Lucina/Marth: Believe me, I am certainly not taking a side in this Lucina vs Marth debate. Really, I only put Lucina first because I wanted to order them alphabetically. Funny enough, with M coming after L in the alphabet, this is still a really close competition. That said, these are virtually the same characters, just with Marth having more of a risk/reward factor than Lucina. Generally, if you can be good with one, you can probably be good with the other. Totally a personal choice.

Snake: I know I said a couple months ago that I thought Snake was a top tier character, but over time, this sentiment simply hasn’t held up. Snake still looks very, very good, but he just doesn’t look quite as overbearing as those ahead of him. Having a tall hurtbox as a heavy spells trouble for him as well, and it’s just enough for me to not want him quite in the Top 20 either. Still a very good character, though.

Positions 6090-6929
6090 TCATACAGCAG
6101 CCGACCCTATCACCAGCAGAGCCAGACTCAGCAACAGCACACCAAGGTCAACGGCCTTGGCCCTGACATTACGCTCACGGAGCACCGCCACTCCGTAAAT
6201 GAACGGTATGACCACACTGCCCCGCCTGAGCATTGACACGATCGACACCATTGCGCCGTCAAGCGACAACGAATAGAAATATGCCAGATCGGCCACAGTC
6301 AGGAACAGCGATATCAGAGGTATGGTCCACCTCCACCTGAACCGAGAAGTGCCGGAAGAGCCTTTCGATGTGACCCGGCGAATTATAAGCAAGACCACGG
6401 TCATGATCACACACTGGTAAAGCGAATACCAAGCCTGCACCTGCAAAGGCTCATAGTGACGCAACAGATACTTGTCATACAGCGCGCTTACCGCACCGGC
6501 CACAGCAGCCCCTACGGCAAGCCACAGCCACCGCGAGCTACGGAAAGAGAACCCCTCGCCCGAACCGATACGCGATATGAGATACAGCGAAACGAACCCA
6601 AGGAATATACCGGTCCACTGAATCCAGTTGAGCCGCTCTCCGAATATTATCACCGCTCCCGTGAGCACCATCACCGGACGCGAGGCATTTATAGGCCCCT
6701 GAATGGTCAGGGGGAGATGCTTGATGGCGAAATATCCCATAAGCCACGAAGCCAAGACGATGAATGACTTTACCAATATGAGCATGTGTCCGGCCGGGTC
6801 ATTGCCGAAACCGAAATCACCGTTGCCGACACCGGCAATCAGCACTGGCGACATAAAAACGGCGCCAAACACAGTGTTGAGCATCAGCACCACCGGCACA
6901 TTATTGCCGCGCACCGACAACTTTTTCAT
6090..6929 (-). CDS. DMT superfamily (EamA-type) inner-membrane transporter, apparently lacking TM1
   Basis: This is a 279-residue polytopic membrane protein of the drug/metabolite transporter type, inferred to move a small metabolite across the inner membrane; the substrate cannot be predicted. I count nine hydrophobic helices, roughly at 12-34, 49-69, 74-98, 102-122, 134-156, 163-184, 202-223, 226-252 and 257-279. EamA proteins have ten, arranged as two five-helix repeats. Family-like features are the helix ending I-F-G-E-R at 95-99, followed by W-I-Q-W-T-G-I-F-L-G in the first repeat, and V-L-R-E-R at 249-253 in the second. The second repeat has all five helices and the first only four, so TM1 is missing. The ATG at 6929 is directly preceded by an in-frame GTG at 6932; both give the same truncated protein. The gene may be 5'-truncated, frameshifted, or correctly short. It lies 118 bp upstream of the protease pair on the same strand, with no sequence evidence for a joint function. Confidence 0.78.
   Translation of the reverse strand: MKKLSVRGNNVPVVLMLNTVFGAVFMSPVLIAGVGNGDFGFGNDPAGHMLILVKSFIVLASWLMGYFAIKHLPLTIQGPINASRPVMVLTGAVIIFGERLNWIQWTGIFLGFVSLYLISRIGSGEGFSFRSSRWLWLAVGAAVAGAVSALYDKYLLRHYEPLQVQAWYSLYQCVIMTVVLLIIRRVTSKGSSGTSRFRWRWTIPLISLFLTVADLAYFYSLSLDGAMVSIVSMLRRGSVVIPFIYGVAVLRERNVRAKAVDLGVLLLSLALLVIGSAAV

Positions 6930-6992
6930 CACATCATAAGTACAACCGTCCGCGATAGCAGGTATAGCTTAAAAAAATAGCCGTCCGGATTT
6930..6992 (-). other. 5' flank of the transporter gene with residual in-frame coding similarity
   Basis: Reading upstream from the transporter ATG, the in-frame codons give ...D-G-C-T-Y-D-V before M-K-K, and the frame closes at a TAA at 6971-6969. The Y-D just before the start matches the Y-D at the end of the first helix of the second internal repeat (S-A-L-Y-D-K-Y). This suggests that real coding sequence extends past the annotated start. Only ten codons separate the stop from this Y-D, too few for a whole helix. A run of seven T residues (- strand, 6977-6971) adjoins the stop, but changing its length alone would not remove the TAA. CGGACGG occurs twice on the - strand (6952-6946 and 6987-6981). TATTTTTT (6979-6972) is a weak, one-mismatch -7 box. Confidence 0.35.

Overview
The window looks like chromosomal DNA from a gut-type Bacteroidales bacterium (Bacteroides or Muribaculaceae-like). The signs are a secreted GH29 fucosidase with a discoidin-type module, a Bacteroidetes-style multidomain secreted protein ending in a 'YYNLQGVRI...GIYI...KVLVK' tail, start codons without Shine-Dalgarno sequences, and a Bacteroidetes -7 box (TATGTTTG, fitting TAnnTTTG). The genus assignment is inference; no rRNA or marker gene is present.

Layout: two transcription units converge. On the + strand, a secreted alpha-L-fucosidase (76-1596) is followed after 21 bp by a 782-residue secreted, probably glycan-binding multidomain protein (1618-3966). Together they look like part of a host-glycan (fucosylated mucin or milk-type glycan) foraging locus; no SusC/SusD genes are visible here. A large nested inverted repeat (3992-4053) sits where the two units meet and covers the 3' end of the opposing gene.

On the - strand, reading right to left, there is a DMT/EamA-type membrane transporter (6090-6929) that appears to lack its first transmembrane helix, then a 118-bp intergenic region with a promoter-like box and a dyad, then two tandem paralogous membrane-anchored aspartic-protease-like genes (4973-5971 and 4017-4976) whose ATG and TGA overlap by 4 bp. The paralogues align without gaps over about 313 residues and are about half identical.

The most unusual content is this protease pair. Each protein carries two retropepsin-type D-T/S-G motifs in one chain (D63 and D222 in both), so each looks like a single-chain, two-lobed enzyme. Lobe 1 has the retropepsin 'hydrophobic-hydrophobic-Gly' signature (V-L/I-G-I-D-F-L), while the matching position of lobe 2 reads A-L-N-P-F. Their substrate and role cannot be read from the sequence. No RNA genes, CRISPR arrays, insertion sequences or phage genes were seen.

Daisy/Peach: Same idea as Lucina/Marth, only there is literally not a single difference between these two characters. At least “D” isn’t right next to “P” in the alphabet.

Fox/Wolf: While not the same character, they do have a similar dynamic. Wolf, more than virtually anybody in the cast, would benefit greatly from having a kill confirm; not having a reliable kill setup is his only actual deficiency. As you can clearly see, it’s a really bad, nagging deficiency. Fox is in a similar boat, but he’s a bit faster. Still lost a lot of his tricks from Smash 4, and still being a very fast faller doesn’t help.